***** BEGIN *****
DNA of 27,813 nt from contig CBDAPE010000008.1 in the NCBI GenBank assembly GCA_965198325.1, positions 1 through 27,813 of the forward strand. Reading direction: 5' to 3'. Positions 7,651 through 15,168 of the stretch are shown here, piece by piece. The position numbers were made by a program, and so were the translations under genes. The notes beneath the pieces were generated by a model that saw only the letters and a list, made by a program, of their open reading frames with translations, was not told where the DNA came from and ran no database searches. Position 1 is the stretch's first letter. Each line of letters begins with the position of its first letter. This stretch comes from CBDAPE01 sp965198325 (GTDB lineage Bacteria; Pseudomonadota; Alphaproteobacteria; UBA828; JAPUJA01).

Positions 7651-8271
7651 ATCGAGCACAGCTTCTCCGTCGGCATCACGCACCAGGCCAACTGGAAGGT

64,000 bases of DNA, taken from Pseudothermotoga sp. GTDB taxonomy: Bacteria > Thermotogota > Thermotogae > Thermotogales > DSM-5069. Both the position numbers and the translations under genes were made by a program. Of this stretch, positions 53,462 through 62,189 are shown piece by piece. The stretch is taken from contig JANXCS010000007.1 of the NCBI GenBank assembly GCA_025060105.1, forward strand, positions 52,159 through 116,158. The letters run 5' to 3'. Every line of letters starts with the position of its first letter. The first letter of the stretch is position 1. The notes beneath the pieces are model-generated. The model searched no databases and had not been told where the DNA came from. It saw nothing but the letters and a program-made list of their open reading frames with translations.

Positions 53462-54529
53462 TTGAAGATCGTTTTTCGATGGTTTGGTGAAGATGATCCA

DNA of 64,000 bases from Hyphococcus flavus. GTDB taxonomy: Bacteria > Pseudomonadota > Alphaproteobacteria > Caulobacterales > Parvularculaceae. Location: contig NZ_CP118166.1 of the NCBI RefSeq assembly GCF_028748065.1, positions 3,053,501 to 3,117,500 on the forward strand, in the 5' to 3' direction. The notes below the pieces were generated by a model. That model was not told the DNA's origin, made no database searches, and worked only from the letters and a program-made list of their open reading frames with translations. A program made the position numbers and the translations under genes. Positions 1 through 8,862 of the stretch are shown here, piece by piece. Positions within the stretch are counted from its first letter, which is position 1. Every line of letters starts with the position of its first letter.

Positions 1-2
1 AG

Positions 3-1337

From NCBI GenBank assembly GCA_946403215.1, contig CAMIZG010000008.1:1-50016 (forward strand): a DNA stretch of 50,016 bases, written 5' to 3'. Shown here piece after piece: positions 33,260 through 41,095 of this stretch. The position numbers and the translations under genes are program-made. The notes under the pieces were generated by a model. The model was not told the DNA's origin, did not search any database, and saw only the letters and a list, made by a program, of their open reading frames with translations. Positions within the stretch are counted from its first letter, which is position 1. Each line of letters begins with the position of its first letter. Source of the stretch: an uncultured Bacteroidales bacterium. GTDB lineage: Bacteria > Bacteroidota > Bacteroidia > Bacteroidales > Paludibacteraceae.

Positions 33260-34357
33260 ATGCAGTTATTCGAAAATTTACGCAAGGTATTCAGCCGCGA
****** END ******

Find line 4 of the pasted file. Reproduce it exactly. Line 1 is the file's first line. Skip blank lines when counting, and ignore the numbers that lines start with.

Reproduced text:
64,000 bases of DNA, taken from Pseudothermotoga sp. GTDB taxonomy: Bacteria > Thermotogota > Thermotogae > Thermotogales > DSM-5069. Both the position numbers and the translations under genes were made by a program. Of this stretch, positions 53,462 through 62,189 are shown piece by piece. The stretch is taken from contig JANXCS010000007.1 of the NCBI GenBank assembly GCA_025060105.1, forward strand, positions 52,159 through 116,158. The letters run 5' to 3'. Every line of letters starts with the position of its first letter. The first letter of the stretch is position 1. The notes beneath the pieces are model-generated. The model searched no databases and had not been told where the DNA came from. It saw nothing but the letters and a program-made list of their open reading frames with translations.